The Strokes Angles

Courtesy of RCA Records

After a lengthy five-year break since their last work, “First Impressions of Earth,” The Strokes have finally resurfaced with “Angles”.

The album is a bit scattered. There are a lot of great moments where the group’s charms come through, but they’re mixed in with some bits that need to grow on you. There are tracks on the record that can go up there with anything the group has done, and there are those that require some extra listening.

The making of the album was an odd process. The band recorded it once, but was unhappy with the result. So, they went in again and re-recorded nearly the entire album with a new producer.

Another change was the fact that front man Julian Casablancas, who up to this point was the principal songwriter, let loose the reigns. As a result, the album is much more of a collaborative effort between the members of the group.

Through all of the ups and downs, The Strokes do manage to keep their driving, edgy rock sound. The oddities come in when they infuse the 80s sounds, which don’t always hook you in right off the bat.

“Machu Picchu” is an excellent album opener. It starts off with a little extra funk than you might be expecting. It then moves into a catchy chorus with some congas and bongo drums for added flavor. The result is a slightly unusual sound (for the Strokes), inspired from the likes of “Down Under” by Men at Work, mixed with the Strokes’ usual catchy, riff driven music.

The same goes for much of “Angles.”

“Two Kinds of Happiness” is the next example of the 80s sound creeping its way into the record. The verse’s loose snares and vocal melodies make the track sound extremely new wave. The chorus is again upbeat and relatively catchy. The track doesn’t work quite as well as “Machu Picchu”, but it’s still the Strokes and it’s still solid.

The album also has its share of old school, raw Strokes songs; simple and catchy.

The first single, “Under Cover of Darkness,” is the best, most immediately appreciable song of the album. From the get-go, it sounds like a Strokes classic. Everything from the upbeat rhythm to Casablanca’s flowing vocal melodies to the rough riffs are what a Strokes fan wants.

“Gratisfaction” is a 70s, Thin Lizzy-inspired tune from the start to the finish. The song is a bit more conventional, without any synths or “odd” sounds. The Strokes seem to be slightly more in their element with these more “conventional” tunes. Though the difference is just that: slight.

“Taken for a Fool” and “Metabolism” both take the sound of the group’s prior albums, from their debut “Is This It?” to “First Impressions of Earth.” They don’t jump out at you like the other notable tracks on the album, but they’re a sign that shows the group hasn’t abandoned its classic sound.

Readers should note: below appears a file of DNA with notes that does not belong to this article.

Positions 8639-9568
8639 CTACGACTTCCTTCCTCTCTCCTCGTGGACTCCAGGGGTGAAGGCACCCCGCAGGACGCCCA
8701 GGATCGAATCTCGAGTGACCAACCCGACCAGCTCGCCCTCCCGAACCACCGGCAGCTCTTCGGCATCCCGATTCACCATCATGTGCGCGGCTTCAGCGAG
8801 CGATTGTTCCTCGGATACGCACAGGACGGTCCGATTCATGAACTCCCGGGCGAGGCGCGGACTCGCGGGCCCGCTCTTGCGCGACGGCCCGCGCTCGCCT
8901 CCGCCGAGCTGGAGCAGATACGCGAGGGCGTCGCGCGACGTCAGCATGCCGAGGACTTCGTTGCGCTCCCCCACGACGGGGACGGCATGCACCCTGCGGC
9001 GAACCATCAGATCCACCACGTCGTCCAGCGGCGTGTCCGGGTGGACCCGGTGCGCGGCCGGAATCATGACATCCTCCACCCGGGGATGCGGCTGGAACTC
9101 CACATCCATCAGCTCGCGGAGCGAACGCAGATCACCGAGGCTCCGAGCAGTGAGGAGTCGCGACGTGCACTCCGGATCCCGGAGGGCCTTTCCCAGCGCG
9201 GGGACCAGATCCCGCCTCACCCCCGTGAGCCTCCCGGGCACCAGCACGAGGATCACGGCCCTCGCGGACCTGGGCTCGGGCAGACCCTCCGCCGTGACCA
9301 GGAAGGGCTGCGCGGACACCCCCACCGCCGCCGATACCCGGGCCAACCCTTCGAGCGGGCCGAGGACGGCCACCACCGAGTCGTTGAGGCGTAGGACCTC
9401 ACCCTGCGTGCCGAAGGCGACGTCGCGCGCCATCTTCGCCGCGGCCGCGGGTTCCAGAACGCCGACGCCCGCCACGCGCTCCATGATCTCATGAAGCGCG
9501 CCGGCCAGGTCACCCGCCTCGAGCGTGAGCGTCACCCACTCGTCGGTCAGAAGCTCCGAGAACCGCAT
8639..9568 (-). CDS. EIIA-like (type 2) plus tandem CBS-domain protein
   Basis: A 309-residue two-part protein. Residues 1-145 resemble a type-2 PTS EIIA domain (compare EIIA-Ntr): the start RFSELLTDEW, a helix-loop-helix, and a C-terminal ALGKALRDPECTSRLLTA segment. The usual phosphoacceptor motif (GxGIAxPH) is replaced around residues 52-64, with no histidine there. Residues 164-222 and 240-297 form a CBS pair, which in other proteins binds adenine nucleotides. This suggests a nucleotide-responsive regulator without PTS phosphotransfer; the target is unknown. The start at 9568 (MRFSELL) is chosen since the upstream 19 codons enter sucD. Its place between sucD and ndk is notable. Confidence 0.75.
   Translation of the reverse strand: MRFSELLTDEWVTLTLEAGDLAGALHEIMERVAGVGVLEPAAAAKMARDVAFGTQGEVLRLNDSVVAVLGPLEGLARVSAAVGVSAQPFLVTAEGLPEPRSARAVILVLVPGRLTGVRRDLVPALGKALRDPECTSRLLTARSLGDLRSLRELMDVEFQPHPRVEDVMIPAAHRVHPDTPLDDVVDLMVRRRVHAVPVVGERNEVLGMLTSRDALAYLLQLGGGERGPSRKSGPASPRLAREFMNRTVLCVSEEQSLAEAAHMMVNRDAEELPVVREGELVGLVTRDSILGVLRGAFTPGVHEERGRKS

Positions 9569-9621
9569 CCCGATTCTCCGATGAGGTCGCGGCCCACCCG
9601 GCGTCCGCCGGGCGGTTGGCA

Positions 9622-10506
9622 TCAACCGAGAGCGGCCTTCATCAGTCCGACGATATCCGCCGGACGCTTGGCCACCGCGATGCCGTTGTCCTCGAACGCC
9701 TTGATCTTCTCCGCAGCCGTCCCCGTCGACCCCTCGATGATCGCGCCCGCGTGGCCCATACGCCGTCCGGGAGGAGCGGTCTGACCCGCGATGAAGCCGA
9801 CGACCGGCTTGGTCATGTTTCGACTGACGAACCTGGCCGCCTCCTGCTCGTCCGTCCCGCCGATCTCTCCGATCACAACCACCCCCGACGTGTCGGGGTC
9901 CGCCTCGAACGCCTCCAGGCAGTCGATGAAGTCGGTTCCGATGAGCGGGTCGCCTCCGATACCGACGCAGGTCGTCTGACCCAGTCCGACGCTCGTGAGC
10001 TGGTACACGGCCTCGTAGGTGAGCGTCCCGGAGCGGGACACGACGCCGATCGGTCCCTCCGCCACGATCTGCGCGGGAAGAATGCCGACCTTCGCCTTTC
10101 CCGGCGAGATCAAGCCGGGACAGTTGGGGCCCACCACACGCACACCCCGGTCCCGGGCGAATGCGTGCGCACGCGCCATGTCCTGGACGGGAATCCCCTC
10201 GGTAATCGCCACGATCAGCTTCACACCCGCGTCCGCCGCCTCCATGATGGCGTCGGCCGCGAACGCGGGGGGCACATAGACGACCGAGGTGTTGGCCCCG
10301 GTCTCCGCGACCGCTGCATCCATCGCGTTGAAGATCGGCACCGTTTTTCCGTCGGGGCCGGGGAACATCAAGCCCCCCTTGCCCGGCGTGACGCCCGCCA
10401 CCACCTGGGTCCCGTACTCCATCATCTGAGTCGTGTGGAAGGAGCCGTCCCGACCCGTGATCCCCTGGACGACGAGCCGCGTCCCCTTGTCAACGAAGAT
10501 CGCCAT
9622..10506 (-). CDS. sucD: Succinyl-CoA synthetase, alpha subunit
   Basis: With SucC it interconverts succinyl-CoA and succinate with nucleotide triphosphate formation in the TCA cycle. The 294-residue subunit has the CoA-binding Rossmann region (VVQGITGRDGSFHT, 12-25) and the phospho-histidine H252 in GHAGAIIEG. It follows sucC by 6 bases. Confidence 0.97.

“Call Me Back” is one of the more unique songs on the album, due to the fact that it has no percussion. The song features a clean electric guitar accompanied by Casablanca’s voice and some ethereal synths in the background. It’s extremely mellow and manages to sound like nothing else on the record.

The rest of the songs on the album – “You’re So Right,” “Games,” and “Life Is Simple In the Moonlight” – fall somewhere in the category of classic Strokes mixed with new sounds. They’re all well-made songs, with catchy riffs here and moving melodies there. But they suffer from the same scattering of odd sounds a lot of the record faces. The old-school Strokes songs still seem the best. That being said, these “new” ones still have their core based in the Strokes’ sound, and they’re still unmistakably Strokes.

Because of the initial time it takes to get into it, as well as the somewhat unconnected variance of sounds, the album doesn’t seem quite up to par with group’s prior work. However, this is to be expected for such a sudden and great change in the group’s songwriting structure. Considering the context, the band actually seems to have come out of the shift in roles, as well as sounds, surprisingly unscathed.

Despite the changes, the album is still steady enough to belong up there with the Strokes’ fantastic body of work. It’s a testament to the solidity of the group. Even with such drastic developments, we still hear the same Strokes that we know and love. It may take a little getting used to, but you will get used to it.